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Pains as reasons


Imperativism is the view that the phenomenal character of the affective component of pains, orgasms, and pleasant or unpleasant sensory experience depends on their imperative intentional content. In this paper I canvass an imperativist treatment of pains as reason-conferring states.

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  1. By the by: some might find it odd that Hamblin counts (5) as an imperative—an advice, in this case. Isn’t it clearly indicative? One of the main themes in Hamblin’s groundbreaking book is, in effect, that syntax is a fallible guide to mood; the idea being, roughly, that (5) and “Invest in nickel exploration!” differ only in irrelevant respects, as far as their imperativalness is concerned. Section 4.1 below sketches a semantics for imperatives according to which (5), in its intended reading, is decidedly imperative.

  2. More strictly, by the ordered pair consisting of a set of satisfaction worlds, and a ranking (see Klein and Martínez forthcoming). The simplified model to be sketched here is sufficient for my current purposes.

  3. On the other hand, tacit recognition of someone’s (or something’s) authority can be accommodated by the present model, as differences in the default weight assigned to imperatives from different sources.

  4. And p is the most distal effect they have the function of producing. In the main text I gloss over this and other necessary complications of the teleosemantic theory of imperatives.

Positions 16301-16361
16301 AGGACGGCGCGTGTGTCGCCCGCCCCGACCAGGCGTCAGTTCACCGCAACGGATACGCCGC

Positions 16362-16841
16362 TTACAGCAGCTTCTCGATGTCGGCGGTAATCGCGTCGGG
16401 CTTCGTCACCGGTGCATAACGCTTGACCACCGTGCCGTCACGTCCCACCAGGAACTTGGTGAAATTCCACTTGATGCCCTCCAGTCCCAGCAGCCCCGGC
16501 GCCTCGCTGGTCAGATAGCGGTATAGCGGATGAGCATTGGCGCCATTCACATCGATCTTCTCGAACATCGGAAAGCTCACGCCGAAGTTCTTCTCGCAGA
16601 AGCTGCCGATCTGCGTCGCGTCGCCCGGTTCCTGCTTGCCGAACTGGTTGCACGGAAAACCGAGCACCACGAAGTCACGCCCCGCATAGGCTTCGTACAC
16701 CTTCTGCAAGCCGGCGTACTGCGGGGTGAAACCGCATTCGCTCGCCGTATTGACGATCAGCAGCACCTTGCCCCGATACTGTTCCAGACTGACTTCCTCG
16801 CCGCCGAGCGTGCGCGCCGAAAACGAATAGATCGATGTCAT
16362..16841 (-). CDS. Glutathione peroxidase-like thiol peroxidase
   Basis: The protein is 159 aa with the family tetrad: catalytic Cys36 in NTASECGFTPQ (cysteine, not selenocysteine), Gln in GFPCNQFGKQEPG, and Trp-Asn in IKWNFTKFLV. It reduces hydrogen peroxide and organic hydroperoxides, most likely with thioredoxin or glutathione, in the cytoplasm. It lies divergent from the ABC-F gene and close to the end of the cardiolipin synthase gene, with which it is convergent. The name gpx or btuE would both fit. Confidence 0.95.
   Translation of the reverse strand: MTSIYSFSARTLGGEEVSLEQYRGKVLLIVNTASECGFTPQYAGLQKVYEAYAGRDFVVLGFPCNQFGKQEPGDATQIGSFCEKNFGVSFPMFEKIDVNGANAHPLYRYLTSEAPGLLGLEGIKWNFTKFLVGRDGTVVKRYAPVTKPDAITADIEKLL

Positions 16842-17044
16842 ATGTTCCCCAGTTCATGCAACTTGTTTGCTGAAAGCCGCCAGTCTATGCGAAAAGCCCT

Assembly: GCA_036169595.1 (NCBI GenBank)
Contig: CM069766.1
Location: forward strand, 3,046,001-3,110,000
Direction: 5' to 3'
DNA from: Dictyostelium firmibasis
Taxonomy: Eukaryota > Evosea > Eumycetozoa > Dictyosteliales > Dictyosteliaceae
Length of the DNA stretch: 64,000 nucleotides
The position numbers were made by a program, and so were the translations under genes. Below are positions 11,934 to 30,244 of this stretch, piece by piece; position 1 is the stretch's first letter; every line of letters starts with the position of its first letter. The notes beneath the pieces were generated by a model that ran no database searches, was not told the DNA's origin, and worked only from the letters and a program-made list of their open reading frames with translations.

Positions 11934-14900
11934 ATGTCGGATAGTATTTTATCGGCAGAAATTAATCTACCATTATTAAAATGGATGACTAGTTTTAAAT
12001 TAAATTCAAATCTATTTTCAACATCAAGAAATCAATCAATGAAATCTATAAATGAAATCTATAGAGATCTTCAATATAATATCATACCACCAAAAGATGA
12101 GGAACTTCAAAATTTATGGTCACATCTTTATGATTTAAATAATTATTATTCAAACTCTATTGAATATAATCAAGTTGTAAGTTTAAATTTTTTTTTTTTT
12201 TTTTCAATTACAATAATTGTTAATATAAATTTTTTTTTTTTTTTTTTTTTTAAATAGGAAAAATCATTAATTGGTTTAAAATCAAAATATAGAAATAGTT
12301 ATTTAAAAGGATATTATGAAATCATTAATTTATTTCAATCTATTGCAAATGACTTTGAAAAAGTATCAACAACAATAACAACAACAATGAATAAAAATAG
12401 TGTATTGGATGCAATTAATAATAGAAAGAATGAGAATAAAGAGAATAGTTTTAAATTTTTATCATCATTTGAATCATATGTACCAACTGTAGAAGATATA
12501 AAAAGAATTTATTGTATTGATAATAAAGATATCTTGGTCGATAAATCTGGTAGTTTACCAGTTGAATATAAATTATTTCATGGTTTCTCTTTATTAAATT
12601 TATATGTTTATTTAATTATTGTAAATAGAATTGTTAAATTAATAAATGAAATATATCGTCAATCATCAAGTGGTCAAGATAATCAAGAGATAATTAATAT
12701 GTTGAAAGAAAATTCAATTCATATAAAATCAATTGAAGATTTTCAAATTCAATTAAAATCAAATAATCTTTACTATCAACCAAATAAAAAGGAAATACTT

5. I should remind the reader that this short section assumes without argument that claim C2 in Sect. 2 is true. If it is not, the foregoing considerations can be read as explaining why, typically, when one is in pain there will be a justifying reason for body-directed behavior—even if that pain is not itself this reason. I would like to thank an anonymous reviewer for helping me articulate my views about C2.

  6. It should be noticed that, while it justifies pain-avoiding behavior, this evil-genius pain does not justify behavior directed towards avoiding the non-existent bodily damage—although it might well motivate it.

  7. It should be pointed out that this maneuver is, in general, problematic. Consider the following analogous principle:

    Amputation is defeasibly bad for its subject.

    It’s not difficult to describe situations in which an amputation turns out all right for the amputee. (How about this one: you suffer the amputation of your right ear. This is bad, but it makes the serial killer working in your neighbourhood, who happens to be a hardcore Van Gogh fan, spare you.) But, despite of that, here it seems to be quite justified to take steps to prevent the possibility of amputation in general—wearing protective gloves in the chainsaw factory, say. Defeasibility doesn’t seem to be disallowing this course of action here; it’s unclear why it should be disallowing analogous courses of action, aimed at preventing the possibility of pain in general—which, as I have argued, would be very unwise.


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Financial support for this work was provided by the DGI, Spanish Government, research project FFI2011-26853, and Consolider-Ingenio project CSD2009-00056. I would like to thank Colin Klein, David Bain, Matt Fulkerson, Jennifer Corns, an anonymous reviewer, and audiences in Austin, Barcelona, Glasgow and New York for many helpful comments and suggestions on earlier versions of this paper.

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Correspondence to Manolo Martínez.

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Martínez, M. Pains as reasons. Philos Stud 172, 2261–2274 (2015).

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  • Pain
  • Reasons
  • Imperativism